Just a glimpse into this gorgeous book will affirm Lucy Haywood’s love of all things vintage, a love that was inherited from her parents. They spent all their free time at antiques fairs and so she grew up in a home filled with old furniture.
Her first flat was adorned with antique finds and vintage clothing and she realized that she was drawn to a creative career.
When her daughters were tiny she created a business that would work alongside her role as a mum. She began by hiring out her vast collection of vintage china for weddings and other events. This led to opening first a little shop in Sussex and, then as the business grew, a large, draughty barn, inviting other collectors that she met to sell alongside her. She hosted sales in village halls and gardens, and The Country Brocante was born.
It has grown and evolved from its humble beginnings, and now hosts seasonal fairs at stately homes and estates in Sussex and the Cotswolds. The exhibitors specialize in various different eras and styles – some offer classic French brocanterie, others have a traditional English style, and some a blend of both.
The faded elegance of France and the English cottage charm of vintage china and chintz come together to create a uniquely beautiful look that is, the essence of the Country Brocante style which is captured in this book.
The book opens with examples of the colour palette, which is oh so instagramable. Examples are given of Pale pinks, Washed whites, Seaside blues and Soft greens.
As Lucy explains, there is a myth that White is cold hard and clinical. The secret is to search out muted, chalky whites that provide a perfect backdrop for the time worn patina of antique and vintage finds. White-painted furniture only grows more beautiful with age, and when it is teamed with old linen sheets, white sofas and all-white china, the effect is easy, relaxed and lived-in. If you have a collection of mismatching modern pine furniture, invest in a pot of one of Farrow & Ball’s just-slightly-off white shades and give pieces a lick of paint for instant shabby chic appeal.
To create a Country Brocante home using blues, seek out subtle shades from silvery pale blue to faded indigo.
‘Graceful, elegant and feminine, for me pink is the most romantic of colours and effortlessly exudes vintage charm. Even the smallest of details, such as a posy of pink flowers, will bring warmth to an interior’ says Lucy.
When using pinks, If pastel pink feels too sugary, try a rich raspberry shade instead, which looks fabulous against pearly grey or duck-egg blue walls and natural sisal flooring.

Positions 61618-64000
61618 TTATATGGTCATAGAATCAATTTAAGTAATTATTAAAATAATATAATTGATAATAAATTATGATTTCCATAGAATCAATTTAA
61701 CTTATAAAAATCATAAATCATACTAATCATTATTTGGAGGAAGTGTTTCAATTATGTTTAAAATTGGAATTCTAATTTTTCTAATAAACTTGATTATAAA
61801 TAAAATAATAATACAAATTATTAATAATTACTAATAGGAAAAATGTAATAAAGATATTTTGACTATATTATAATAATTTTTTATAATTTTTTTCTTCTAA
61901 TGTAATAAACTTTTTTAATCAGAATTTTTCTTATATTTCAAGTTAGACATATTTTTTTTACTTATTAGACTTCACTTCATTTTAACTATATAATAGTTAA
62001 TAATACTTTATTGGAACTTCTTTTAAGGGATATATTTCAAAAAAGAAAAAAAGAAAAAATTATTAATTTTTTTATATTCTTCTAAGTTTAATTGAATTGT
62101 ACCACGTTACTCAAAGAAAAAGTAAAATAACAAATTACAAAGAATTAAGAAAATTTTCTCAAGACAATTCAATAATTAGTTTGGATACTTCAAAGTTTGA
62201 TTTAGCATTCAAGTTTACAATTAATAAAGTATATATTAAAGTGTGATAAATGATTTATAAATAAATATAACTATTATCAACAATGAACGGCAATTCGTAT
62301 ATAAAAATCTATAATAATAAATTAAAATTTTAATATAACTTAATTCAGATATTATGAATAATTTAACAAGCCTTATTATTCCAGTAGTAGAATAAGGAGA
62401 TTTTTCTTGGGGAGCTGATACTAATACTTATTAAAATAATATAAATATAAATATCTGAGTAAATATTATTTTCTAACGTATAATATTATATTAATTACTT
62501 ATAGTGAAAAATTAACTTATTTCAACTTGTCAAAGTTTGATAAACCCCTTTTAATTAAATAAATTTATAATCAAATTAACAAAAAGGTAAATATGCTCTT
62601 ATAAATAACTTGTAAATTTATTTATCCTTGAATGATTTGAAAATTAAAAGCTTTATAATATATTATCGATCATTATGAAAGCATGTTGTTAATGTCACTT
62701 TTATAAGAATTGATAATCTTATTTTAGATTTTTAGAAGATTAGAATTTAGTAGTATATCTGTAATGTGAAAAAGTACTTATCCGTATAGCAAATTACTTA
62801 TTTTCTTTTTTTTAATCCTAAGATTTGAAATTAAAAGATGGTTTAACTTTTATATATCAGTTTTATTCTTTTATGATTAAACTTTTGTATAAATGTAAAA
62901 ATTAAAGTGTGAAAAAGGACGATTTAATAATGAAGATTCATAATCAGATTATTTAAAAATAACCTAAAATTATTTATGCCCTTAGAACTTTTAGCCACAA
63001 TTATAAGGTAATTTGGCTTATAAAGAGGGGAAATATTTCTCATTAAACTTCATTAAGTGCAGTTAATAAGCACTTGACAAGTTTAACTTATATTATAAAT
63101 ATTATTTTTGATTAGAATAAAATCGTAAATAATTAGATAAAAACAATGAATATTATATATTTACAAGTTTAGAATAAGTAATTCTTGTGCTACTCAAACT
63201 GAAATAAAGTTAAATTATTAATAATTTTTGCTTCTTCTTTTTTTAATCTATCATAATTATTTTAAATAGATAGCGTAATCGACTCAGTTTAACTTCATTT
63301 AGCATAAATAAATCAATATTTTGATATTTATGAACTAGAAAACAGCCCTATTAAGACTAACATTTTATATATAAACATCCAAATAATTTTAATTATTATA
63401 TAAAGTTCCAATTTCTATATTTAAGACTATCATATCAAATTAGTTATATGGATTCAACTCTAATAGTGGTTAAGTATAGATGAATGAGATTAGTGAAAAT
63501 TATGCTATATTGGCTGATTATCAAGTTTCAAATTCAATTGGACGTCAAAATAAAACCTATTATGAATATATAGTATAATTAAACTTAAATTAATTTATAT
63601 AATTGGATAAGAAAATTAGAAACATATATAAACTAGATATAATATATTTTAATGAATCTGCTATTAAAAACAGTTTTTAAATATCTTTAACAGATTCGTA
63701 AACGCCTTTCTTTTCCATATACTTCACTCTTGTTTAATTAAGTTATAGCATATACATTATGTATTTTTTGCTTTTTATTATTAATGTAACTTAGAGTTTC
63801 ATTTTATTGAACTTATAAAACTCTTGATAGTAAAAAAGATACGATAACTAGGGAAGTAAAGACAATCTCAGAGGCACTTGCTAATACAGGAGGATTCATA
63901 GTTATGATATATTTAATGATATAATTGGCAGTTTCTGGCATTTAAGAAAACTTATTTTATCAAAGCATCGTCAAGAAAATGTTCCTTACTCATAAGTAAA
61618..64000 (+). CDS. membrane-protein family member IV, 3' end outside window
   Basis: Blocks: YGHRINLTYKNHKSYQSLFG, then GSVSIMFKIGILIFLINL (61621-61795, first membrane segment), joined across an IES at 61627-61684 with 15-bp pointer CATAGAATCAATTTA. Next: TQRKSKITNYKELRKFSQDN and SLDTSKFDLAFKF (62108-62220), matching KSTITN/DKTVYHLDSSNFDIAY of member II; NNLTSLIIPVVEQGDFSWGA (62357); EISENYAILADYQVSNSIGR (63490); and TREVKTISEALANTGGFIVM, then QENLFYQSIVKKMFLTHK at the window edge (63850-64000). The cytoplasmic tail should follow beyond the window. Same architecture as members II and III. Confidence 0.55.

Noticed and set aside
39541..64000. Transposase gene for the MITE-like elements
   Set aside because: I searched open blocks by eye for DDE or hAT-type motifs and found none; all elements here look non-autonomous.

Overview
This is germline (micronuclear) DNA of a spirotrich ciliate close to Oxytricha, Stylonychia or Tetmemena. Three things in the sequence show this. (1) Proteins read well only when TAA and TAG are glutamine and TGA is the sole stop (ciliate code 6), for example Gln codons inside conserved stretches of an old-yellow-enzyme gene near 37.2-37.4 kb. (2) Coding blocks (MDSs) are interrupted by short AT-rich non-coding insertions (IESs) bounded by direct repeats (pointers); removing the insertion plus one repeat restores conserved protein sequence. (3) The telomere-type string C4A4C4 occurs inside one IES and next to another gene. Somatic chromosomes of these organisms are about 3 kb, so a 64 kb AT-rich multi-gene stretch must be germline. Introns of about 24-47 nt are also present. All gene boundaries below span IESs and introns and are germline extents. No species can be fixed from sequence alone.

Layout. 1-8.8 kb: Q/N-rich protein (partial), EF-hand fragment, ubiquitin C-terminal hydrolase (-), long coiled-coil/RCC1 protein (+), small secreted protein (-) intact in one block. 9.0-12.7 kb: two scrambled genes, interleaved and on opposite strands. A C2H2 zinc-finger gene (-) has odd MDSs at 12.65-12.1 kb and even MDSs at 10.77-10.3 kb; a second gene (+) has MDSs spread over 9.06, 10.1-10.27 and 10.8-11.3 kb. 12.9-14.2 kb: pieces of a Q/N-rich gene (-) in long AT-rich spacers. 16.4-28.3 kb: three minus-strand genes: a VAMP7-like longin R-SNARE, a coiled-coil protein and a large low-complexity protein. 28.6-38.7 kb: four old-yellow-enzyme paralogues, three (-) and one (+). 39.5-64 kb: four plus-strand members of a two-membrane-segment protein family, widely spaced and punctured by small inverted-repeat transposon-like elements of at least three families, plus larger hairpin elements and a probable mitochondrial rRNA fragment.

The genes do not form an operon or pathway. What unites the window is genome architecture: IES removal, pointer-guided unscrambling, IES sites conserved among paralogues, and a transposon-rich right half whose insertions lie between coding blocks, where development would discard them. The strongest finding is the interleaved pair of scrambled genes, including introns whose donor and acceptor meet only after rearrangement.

Dulux colour of 2020 being Tranquil Dawn a soft green hue inspired by the morning sky, and Lucy waxes lyrical about green.
What colour could be more reminiscent of the rolling English countryside than green? It brings to mind the exterior of an old garden shed, lichen and moss growing over a weathered stone garden ornament, or a simple green bucket holding roses just picked from the garden. But green is for indoors as well as
out. There are so many shades that work in a country-style home, from faded sage to olive to sea foam. Just keep your shades subtle and sludgy and you can’t go far wrong. At the Country Brocantes, a keen eye will seek out the softest, most subtle green pieces, choosing battered enamel buckets and garden chairs to take home and treasure.
As well as colours the book shows examples of architectural antiques, time worn textures , art, and shows examples of how to work them into your home.The houses included in this book, whether old Suffolk cottages, Georgian farmhouses or modern properties all have in common the inclusion of timeworn objects. There are salvaged shutters and doors, shelving fashioned from old scaffolding boards and pieces of painted furniture still clinging on to their original finish, flaking and peeling though it may be. Despite their age and their state of repair, these items manage to look current, exciting and utterly beautiful in their current surroundings.
What a book! What a look! I highly recommend it, as much for the gorgeous images by Ben Edwards as for the valuable information given by Lucy Haywood.